What is a quick reference to tell students when considering usage of who vs. whom?
RE:What is a quick reference to tell students when considering usage of who vs. whom
It is easy to tell students to replace the word with he, she or they--if it works, then they should use "who." If it sounds correct by using him, her or them--then use "whom."
Example: The students were ready to graduate, who had already given a speech.
The students were ready to graduate, they had already given a speech. The students were ready to graduate, them had already given a speech.
It is easy to see that the second choice is incorrect.
Whom goes with the "m" words: him, them. Him goes with her: him and her. Who goes with the non "m" words: he, they. He goes with she: he and she.
http://owl.english.purdue.edu/owl/resource/595/02/Renegypsy (talk) 07:13, 10 May 2012 (UTC)
- I wouldn't say "should". "who" can be used both as subject and object. "whom" can be used only as object. Some people might consider using "who" as object to be wrong, but it's widely used so it can't be wrong, and it would be wrong to make it seem like it is wrong. —CodeCat 17:06, 17 April 2013 (UTC)
- I thought inflected forms didn't get translations? — Vildricianus 20:55, 19 June 2006 (UTC)
Can it be plural?
Can the term "whom" be used in plural?
Which of the following sentences is correct?
1. There are ten students, who are to receive their diplomas next month.
2. There are ten students, whom are to receive their diplomas next month.
188.8.131.52 23:19, 14 June 2008 (UTC)
1. is correct because who is the nominative and is both singular and plural.
2. is incorrect because whom is accusative (object) case but should be the subject of receive.
But whom is both singular and plural. "The ten students whom you will give the diplomas to will be grateful" is correct. Actually usage of "whom" is coming to be considered affected in the US and to a lesser extent elsewhere among younger speakers, especially. DCDuring TALK 23:49, 14 June 2008 (UTC)
isn't que the equivalent of whom (at least as a reflexive pronoun)? K kisses 13:22, 12 September 2010 (UTC)
- You have to give an example sentence in English so we can see what you are talking about. —Stephen (Talk) 16:15, 12 September 2010 (UTC)
I did a cleanup of the usage notes on this page. It had an RFC, however it was in the template.
I decided here was the best place to start. Firstly, the template is also used for whoever and whomever, which means the material about whomever overcomplicates the whom entry which is already tricky. Secondly, the template is long-winded resulting in long paragraphs.
Who, whoever, whomever, etc. are still using the template and this will need to be looked at. I would suggest having just a who vs. whom template and have whoever vs. whomever separate, possibly as a template too.
Definitely the usage examples that I added should be in a template, whether the who vs. whom one or a different one. Possibly it should be a separate page? It'd be nice to get comment from someone more experienced here. Sabretoof 11:34, 20 September 2010 (UTC)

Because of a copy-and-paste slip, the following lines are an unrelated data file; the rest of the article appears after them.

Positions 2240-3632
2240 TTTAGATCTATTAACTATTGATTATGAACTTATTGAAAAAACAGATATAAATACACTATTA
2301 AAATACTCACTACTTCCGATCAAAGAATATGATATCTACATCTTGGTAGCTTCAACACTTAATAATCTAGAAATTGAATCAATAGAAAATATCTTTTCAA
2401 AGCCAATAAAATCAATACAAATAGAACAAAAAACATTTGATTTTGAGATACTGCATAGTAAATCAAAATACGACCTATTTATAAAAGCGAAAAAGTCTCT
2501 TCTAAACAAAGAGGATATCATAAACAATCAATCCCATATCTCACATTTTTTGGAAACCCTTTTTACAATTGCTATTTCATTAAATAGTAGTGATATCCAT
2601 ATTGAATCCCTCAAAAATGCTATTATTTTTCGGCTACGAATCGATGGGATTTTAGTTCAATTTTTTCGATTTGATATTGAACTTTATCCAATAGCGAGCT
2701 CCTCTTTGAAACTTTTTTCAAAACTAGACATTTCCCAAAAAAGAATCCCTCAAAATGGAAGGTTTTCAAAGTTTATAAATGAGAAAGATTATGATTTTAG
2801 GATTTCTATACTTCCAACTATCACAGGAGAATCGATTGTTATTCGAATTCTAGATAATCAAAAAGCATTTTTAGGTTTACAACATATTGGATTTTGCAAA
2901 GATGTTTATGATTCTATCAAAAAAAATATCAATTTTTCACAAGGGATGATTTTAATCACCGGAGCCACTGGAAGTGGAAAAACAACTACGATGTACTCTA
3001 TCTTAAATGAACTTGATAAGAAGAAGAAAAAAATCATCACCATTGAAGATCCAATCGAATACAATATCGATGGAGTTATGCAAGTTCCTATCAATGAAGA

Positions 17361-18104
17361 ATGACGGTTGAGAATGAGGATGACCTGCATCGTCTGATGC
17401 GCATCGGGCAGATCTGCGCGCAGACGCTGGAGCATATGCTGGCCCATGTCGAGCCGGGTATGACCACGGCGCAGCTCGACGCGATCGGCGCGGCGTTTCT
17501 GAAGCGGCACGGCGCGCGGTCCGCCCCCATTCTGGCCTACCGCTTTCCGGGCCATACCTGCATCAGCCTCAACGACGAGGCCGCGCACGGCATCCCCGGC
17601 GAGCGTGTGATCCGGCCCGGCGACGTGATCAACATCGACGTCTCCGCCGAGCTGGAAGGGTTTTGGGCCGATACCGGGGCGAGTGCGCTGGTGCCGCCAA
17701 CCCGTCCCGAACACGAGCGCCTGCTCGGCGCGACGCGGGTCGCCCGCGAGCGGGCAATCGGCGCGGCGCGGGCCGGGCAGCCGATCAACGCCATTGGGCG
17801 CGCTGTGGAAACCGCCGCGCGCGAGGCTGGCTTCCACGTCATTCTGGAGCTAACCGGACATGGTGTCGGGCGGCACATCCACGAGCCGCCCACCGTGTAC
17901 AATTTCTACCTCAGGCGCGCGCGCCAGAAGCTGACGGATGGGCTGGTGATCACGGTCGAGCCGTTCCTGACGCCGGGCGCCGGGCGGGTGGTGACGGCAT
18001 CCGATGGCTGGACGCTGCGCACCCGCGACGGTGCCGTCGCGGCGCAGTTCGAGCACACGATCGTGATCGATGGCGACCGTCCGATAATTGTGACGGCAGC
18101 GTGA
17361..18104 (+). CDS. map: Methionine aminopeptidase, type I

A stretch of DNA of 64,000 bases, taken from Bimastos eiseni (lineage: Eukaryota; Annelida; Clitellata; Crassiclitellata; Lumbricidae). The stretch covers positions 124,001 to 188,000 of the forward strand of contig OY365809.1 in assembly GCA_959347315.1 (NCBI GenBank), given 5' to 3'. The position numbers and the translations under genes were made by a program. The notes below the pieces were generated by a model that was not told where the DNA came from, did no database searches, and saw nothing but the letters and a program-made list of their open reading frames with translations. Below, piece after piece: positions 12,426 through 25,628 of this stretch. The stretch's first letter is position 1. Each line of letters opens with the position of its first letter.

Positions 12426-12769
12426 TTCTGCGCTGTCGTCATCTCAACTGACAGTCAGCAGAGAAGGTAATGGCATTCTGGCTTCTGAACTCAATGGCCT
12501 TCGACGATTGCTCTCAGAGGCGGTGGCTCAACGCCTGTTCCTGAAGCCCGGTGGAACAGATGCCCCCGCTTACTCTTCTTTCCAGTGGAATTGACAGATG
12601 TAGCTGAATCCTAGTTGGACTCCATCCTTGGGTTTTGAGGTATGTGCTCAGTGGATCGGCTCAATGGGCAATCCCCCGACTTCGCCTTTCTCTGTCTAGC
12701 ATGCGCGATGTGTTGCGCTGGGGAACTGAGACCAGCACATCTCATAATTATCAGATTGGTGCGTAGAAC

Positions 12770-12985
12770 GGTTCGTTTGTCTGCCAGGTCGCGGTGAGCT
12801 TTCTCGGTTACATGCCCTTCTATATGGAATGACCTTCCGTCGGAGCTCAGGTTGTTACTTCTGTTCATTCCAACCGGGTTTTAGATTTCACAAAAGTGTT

whom is formal
- To some speakers (especially in US English) the use of whom is characteristic of a formal style. To some of these speakers, whom may sound stilted in informal conversation.
- Most speakers find "whom" to be rather formal, if not antiquated, especially in conversation.
- I guess that's shorter, yeah, but why drop the (especially in US English)? 184.108.40.206 00:13, 5 August 2013 (UTC)
Common or not common
I don't know about the situation overseas, but in Britain and Ireland "whom" is very common in formal writing, but very rare in normal speech (except possibly if directly following a preposition). This clear distinction isn't really reflected in the entry. It even says: "To some speakers (especially in the US) 'whom' characteristic of a formal style." To whom would it not be characteristic of a formal style? And why is the interrogative pronoun labelled "formal", and not the relative pronoun? I don't think there's any difference between these two. Bottom line: It's always formal.
- This is nothing else than anecdotal evidence. "Some speakers", "most speakers", "in Britain is very common" etc. are quite unproven and misguiding. Much better would be have an info about usage of who/whom in different dialects, geographical areas or among the different social groups. --220.127.116.11 14:49, 17 November 2014 (UTC)
This discussion is no longer live and is left here as an archive. Please do not modify this conversation, but feel free to discuss its conclusions.
I did a cleanup on the whom page, whose template was RFCed in 2009 but didn't seem to get added here, so I'm not sure whether to use that date or the current one. In any case, for the moment I changed the whom page to not use the template and cleaned it all up, more on Talk:whom. Sabretoof 11:41, 20 September 2010 (UTC)
Please add this citation
I can't tell which sense it goes under.
- 1749, Henry Fielding, The History of Tom Jones, a Foundling
- Another misfortune which befel [sic] poor Sophia was the company of Lord Fellamar, whom she met at the opera, and who attended her to the drum.